Saturday, July 19, 2008

Mr. Jelly Bean Agenda steps down

Most of you probably know David Ganong as that self interested individual who at last year’s Security and Prosperity Partnership (SPP) meeting in Montebello had the brilliant idea of standardizing packaging for jelly beans as between Canada and the US as the solution to all of our economic woes.

You see, David Ganong is one of 10 CEOs handpicked by Stephen Harper to ostensibly represent the interests of Canada on the North American Competitiveness Council.

The composition of the “Canadian” representatives of this panel is quite telling of not just the SPP, but also Stephen Harper, as it includes two US born citizens, the CEO of Home Depot Canada (how’s that for Canadian?), the CEO of the worst phone company on the continent whose directors give new meaning to the words “Strategic Oversight” , the CEO’s of not just one life insurance company but two (just to make sure that they are over-represented), and a guy who makes chocolates (and jelly beans), but can’t seem to turn a profit:

Shaken by chocolate woes, Ganong goes outside for help

From Saturday's Globe and Mail

July 18, 2008 at 9:14 PM EDT

In 1977, David Ganong, a young pup of just 34, took over the president's job at his family's chocolate company from his aging Uncle Whidden. He was woefully unprepared, and Ganong Bros. Ltd. suffered while David was learning the ropes.

Thirty-one years later, Mr. Ganong is determined not to make the same mistake with his own succession – not when upheaval in the chocolate industry is creating both hazard and opportunity for his St. Stephen, N.B., company.

On Tuesday, food industry veteran Doug Ettinger will succeed Mr. Ganong as president and CEO of the candy and chocolate company.

He will be only the fifth president in the 135-year company history and the first from outside the family.
David Ganong, pictured with daughter Bryana, steps down Tuesday as Ganong Bros. president

“We want to do it in the best interests of the business, not just because there's bloodline,” says Mr. Ganong, who has two children in the business, both deemed not ready to assume the reins of chief executive.

Mr. Ganong joins the legions of family business leaders compelled to look outside the company for transitional leadership until the next generation shows whether or not it can do the job.

In this case, the next generation consists of David's daughter Bryana, 35, who is manager of the expanding private label business, and son Nick, in his late 20s, who runs the chocolate department. (Another son, Aaron, works in the hospitality industry.)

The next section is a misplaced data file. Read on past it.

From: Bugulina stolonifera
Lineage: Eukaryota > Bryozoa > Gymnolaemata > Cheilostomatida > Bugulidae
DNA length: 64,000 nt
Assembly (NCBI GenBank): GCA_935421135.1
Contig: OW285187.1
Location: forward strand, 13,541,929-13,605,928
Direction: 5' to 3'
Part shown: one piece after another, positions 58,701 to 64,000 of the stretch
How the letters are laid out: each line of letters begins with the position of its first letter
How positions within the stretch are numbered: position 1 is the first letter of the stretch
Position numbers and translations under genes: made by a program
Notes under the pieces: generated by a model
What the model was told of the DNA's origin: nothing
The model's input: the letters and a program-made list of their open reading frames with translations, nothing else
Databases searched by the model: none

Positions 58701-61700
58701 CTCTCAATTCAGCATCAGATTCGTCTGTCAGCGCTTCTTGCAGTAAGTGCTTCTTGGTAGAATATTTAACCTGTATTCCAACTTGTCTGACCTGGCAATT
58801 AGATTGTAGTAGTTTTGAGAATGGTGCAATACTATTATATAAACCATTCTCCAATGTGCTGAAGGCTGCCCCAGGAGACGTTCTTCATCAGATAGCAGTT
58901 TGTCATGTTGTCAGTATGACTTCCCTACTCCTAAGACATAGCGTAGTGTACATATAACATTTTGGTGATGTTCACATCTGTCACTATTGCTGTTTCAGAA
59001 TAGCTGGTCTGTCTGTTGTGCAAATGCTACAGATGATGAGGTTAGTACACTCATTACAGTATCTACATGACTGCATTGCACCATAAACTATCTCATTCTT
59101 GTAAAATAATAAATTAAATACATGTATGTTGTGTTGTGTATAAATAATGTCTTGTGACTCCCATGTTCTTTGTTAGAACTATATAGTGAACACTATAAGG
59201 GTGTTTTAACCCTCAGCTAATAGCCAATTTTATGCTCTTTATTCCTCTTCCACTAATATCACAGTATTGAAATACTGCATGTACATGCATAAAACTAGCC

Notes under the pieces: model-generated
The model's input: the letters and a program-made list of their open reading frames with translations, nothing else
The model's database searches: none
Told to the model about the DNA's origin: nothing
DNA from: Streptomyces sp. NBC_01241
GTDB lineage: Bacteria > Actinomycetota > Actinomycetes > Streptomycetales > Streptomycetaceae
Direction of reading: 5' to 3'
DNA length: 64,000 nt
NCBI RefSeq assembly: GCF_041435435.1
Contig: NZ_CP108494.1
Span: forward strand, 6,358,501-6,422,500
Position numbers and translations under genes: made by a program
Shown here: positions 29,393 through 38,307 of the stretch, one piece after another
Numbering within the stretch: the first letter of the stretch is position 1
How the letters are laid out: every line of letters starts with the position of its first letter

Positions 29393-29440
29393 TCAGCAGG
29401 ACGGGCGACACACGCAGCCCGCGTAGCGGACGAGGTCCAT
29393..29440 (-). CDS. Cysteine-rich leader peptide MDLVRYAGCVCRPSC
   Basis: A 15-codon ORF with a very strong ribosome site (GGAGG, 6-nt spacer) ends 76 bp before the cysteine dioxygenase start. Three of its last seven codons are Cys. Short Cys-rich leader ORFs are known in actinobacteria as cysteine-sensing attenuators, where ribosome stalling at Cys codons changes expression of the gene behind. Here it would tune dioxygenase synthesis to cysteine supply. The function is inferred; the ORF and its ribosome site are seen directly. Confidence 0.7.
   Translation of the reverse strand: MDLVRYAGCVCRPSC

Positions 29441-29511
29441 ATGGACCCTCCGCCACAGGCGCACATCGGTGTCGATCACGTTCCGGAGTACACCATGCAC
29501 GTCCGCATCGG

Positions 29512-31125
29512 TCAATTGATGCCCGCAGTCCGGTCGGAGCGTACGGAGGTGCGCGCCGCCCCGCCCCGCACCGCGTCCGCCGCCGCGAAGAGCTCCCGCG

“They need some broadening and some time,” says Mr. Ganong, who says he hopes one of them will ultimately take over. “I don't believe I have the fire and the energy to stay on long enough to act as that bridge.

“The company needs someone younger; it needs some new ideas; it needs some new energy.”

For those things, he is counting on Mr. Ettinger, a Nova Scotia native in his late 40s who has held positions with Coca-Cola Co., Nestlé, Parmalat and Saputo Inc. Recently, he has been working as a leadership consultant for Eagle's Flight, a Guelph, Ont.-based firm.

He joins a chocolate industry that has lost half its Canadian manufacturing capacity in the past 18 months, Mr. Ganong estimates. The rise of the Canadian dollar, combined with soaring commodity prices, have forced the shutdown of a number of factories.

Mr. Ganong says his own company has been forced to slash costs, including cutting management and rank-and-file jobs, and invest in better equipment. But as rivals' plants have closed, Ganong is about to emerge as the largest Canadian chocolate maker.

“The company survived the worst of the consolidation and stayed standing when the tsunami washed out,” Mr. Ganong says.

It has benefited from its ability to perform contract production for other brands, in addition to its own Ganong, Delecto, Fruitfull and other labels. Mr. Ganong says contract and private label volumes have risen to more than half of total production, giving Mr. Ettinger a base to build on.

The private company suffered a big financial loss two years ago, but came close to breaking even in the fiscal year ended in March, says Mr. Ganong, who forecasts a profit in the current year.

After two years of sales declines, largely because of a challenging U.S. market, it rebounded to double-digit growth last year and should do it again this year, he says.

The succession plan has been two years in gestation, as Mr. Ganong has worked with a board dominated by outsiders and headed by chairman Purdy Crawford. Mr. Ganong will remain a director, will advise the company in some capacity, and is still the 93-per-cent owner.

Ganong Bros. employs more than 340 people in New Brunswick, up 40 from a year ago. It does not disclose annual revenue.

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